Federal Court of Appeal set to release decision in Trans Mountain challenge on Tuesday: Four First Nations from British Columbia filed court challenges after the federal government approved the project a second time last June.


World shares struggle for footing after virus-battered week: World share markets fought to regain their footing on Friday as investors clutched at hopes that China could contain the coronavirus, even as headlines spoke of more cases and deaths, travel bans, evacuations and factory shutdowns. Britain’s FTSE 100 fell 0.98 per cent around 6 a.m. ET. Germany’s DAX lost 0.56 per cent and France’s CAC 40 slid 0.74 per cent. In Asia, Japan’s Nikkei gained 0.99 per cent. Hong Kong’s Hang Seng ended down 0.52 per cent. New York futures were lower. The Canadian dollar was trading at 75.53 US cents.


Has there ever been a better ‘quiet star’ than Christine Sinclair? Not even Klose

Cathal Kelly: “One hopes the goal record prompts an international reconsideration of Ms. Sinclair’s seminal place in the women’s game. She isn’t up there with the likes of Germany’s Birgit Prinz, the U.S.'s Mia Hamm and Brazil’s Marta. They’re now up there with her. But even if that doesn’t happen, Canada knows. Ms. Sinclair deserves to be thought of along with Gretzky and Orr.”

Courtroom chaos is coming to Ontario – and the blame lies at the feet of its attorney-general

Frank Addario: “Despite being the architect of this mess, [Ontario Attorney-General Doug] Downey, a member of a Progressive Conservative government that preaches personal responsibility to ordinary people, has been silent so far. If he cannot own up to causing this chaos, he does not deserve his job.” Addario is a lawyer in Toronto.


Brian GableBrian Gable/The Globe and Mail


What it’s like to update an icon

John Becker and his wife, Megan Scott, have just spent nine years revising Joy of Cooking adding more than 600 new recipes to the book, releasing their gloss on the family’s magnum opus, just before Christmas. Never out of print since its release in 1931, it has absorbed four generations of his clan’s energy, and now includes recipes for banh mi, lamb shawarma and miso ramen with chashu pork. They’ve added dishes – kale salad makes an entry – and trendy cooking methods – sous vide and pressure cooking get lots of ink.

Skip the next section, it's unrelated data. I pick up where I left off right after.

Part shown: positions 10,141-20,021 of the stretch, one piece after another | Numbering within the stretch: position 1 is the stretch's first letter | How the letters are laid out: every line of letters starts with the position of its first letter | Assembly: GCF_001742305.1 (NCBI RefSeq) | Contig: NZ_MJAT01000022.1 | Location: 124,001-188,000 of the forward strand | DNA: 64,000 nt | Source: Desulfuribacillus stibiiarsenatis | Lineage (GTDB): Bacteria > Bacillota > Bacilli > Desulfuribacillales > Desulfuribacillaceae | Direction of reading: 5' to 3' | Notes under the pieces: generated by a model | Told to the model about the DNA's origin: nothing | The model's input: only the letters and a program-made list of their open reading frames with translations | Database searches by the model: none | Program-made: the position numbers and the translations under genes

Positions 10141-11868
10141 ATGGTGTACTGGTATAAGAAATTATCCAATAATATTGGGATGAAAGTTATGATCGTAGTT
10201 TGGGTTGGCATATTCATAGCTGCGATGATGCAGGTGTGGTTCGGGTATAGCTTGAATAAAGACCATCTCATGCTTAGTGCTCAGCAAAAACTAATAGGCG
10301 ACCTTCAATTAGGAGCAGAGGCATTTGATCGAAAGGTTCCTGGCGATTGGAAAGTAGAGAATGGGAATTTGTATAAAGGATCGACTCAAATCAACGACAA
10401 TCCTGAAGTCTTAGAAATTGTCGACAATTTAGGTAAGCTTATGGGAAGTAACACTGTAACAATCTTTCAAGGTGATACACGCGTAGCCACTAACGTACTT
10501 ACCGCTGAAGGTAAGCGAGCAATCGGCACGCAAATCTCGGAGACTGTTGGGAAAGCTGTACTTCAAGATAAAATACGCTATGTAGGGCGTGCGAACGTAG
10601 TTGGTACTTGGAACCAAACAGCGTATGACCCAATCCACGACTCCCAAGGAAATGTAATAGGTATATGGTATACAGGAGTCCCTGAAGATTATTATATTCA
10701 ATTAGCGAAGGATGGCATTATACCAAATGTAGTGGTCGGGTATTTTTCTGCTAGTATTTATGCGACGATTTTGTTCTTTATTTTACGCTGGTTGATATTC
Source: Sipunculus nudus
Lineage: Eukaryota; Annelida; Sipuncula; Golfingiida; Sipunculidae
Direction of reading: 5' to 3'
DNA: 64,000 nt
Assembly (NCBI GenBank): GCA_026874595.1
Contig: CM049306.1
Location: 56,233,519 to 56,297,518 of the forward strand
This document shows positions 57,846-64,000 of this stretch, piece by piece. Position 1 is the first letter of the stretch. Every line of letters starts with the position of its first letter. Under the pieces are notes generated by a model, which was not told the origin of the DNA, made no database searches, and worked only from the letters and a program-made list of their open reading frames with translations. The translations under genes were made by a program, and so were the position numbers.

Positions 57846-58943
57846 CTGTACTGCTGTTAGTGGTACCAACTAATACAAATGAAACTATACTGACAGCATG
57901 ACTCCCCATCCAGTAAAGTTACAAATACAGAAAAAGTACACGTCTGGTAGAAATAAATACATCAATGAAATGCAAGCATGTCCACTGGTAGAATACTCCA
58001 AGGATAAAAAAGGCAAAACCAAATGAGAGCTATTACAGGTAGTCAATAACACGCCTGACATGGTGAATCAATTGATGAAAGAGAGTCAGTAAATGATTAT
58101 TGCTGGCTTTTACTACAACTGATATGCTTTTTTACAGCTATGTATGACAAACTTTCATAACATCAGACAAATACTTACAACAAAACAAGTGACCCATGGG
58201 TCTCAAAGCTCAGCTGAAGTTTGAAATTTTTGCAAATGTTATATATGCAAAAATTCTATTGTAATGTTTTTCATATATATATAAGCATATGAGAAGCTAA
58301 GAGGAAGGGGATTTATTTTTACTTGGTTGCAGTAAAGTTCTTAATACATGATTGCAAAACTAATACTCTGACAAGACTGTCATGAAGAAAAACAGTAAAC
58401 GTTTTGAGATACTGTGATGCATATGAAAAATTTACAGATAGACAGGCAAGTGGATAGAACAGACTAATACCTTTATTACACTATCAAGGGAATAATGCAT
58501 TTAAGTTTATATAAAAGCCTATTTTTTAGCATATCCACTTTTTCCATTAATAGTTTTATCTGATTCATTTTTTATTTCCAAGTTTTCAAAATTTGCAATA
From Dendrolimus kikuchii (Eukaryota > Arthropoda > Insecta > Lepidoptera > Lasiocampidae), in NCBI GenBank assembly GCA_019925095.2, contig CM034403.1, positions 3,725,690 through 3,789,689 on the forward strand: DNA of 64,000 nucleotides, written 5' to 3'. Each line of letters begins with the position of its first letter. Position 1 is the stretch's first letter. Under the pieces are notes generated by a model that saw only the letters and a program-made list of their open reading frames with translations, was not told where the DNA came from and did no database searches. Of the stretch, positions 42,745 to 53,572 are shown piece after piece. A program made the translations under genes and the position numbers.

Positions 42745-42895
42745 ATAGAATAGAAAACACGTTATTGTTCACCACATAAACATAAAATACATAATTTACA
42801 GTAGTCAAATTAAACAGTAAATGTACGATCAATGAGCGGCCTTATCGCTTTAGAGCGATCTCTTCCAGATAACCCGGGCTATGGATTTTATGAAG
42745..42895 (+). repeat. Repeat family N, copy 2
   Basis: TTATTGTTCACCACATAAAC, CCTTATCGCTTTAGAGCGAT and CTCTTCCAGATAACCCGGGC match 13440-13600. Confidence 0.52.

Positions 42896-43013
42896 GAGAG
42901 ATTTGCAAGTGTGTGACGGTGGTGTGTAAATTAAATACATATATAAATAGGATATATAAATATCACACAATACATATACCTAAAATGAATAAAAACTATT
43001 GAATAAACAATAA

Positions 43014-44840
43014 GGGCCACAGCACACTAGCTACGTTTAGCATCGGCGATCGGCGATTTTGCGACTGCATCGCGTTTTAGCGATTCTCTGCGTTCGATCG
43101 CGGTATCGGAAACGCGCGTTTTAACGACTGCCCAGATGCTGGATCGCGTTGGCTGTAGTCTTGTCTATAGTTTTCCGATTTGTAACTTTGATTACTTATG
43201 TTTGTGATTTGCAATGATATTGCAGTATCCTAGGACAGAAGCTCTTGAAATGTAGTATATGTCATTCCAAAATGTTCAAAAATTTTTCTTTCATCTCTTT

A bronze statue of Eaton's founder Timothy Eaton sits in the company's flagship store in downtown Toronto Tuesday July 13, 1999. (CP PHOTO/Kevin Frayer)KEVIN FRAYER/The Canadian Press

Timothy Eaton dies

Jan. 31, 1907: Timothy Eaton once told a friend that early in his career his total assets amounted to “a wife, five children and seven dollars.” On his death, this day in 1907, Mr. Eaton left an estate worth $5.2-million and a vast retail empire. Born in Ireland, Mr. Eaton came to Canada in 1854. He began his career operating general stores in Kirkton and St. Marys, Ont., before relocating to Toronto in 1869 to run a dry-goods store that would go on to revolutionize business in Canada. The T. Eaton Co. store on Yonge Street charged fixed prices and took only cash. If products were unsatisfactory, they could be returned. The store grew alongside the city’s wage-earning middle class, gobbling up nearby parcels of land until it sat on 22 acres of prime downtown real estate. To dissuade customers from shopping elsewhere, the company pioneered the department store: opening restaurants and shoe-repair shops on the premises and even running a direct bus service to the store from nearby train stations. In 1884, it launched a mail-order catalogue, making consumer products available in rural towns across Canada. The catalogues became ubiquitous, straddling the line between marketing tool and cultural touchstone, fondly remembered by generations of Canadians. — Mark Rendell